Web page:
'Socialism', Albert Einstein said, is humanity's attempt 'to overcome and advance beyond the predatory phase of human development', and for G.A. Cohen 'every market ... is a system of predation.'
It reminds me of the FX HFT market. Imagine a large men's club, the larger men in one area, and the smaller, younger ones, uglier ones in another. All of them are trying to get the attention of one girl, of two, or three.
Finally, one of the big men tells someone half his size: "you're predatory, get up and leave and never come back" as if he's the one who's threatened.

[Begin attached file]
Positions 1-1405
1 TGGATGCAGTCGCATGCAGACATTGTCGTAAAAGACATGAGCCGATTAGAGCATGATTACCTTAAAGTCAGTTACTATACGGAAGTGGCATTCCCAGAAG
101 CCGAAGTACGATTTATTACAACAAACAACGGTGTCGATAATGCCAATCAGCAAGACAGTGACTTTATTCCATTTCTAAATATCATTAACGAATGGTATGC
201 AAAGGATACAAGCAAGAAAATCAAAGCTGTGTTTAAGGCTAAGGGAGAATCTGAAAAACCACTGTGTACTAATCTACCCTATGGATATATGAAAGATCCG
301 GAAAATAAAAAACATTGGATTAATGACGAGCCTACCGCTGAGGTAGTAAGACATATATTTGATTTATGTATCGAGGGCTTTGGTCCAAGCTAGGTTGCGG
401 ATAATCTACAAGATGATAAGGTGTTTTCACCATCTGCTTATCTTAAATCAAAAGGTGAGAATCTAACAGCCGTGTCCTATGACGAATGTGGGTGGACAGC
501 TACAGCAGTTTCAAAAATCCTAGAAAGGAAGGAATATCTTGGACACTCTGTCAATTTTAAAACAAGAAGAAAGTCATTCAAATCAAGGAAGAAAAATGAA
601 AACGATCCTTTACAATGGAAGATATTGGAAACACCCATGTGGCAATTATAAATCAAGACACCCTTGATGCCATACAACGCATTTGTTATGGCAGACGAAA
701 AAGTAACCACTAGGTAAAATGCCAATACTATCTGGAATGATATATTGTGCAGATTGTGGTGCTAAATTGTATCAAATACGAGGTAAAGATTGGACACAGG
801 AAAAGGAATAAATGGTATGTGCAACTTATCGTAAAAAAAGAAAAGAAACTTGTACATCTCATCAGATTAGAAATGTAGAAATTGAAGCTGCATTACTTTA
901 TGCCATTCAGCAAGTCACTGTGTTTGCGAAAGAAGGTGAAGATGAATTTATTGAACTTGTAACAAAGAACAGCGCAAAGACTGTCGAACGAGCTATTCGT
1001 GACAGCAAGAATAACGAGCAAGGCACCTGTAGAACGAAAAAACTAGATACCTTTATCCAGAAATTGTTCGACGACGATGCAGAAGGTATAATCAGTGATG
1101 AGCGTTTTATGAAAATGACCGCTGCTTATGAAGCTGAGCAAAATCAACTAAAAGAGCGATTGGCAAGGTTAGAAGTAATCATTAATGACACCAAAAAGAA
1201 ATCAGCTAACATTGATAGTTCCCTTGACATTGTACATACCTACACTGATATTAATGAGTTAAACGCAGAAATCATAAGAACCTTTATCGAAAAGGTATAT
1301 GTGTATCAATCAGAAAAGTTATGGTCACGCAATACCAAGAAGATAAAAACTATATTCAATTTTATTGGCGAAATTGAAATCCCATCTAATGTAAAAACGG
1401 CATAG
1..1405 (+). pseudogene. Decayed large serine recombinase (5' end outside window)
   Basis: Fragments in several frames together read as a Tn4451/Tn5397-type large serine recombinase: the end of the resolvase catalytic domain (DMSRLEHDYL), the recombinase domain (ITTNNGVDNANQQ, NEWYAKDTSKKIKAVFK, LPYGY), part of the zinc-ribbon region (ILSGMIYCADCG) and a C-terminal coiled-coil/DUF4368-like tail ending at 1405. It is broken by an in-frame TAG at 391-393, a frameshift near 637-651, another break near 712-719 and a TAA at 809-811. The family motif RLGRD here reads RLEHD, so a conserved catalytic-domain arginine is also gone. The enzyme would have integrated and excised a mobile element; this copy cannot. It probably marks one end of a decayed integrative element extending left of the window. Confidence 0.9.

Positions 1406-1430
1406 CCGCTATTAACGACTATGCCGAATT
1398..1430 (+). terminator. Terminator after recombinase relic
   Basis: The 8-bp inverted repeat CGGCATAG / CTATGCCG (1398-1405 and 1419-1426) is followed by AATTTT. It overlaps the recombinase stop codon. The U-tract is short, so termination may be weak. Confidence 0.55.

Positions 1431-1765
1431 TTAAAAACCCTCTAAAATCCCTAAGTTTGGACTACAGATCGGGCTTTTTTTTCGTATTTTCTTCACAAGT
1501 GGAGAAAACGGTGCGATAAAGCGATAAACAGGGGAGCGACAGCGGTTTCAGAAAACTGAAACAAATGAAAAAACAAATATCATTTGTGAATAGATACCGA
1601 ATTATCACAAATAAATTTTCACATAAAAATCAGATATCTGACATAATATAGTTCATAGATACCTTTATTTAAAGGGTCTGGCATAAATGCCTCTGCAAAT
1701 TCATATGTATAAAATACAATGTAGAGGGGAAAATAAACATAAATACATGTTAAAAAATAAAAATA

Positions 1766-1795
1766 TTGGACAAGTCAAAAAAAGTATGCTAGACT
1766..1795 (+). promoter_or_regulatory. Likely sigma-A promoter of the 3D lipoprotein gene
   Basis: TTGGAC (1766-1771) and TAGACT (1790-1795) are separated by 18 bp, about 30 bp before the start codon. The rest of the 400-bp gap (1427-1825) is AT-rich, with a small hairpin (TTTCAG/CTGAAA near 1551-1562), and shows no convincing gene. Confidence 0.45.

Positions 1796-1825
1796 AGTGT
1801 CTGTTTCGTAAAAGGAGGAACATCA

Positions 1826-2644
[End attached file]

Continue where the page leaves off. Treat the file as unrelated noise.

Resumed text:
Although all parts of HFT are different, between FX, Equities, and Futures, Lewis' book operates more as a novella than a true champion and essay that can add luster and varnish on boring texts on HFT from Fabozzi or Wiley Books.
Lewis' book is scintillating drama, first and foremost, with creatively drawn historical characters rather than something that you would use in an interview to say you now know a lot about HFT.
Still, in an era where the normal retail investor trades 200 shares at a time, HFT trades up to 1,000,000 (BATs under David Cummings is one of them and mentioned several times) in just a few seconds and up to a 1 billion a day; one invariably wonders if the markets are rigged for the favored few rather than the everyday plebe with his 401k and Fidelity account.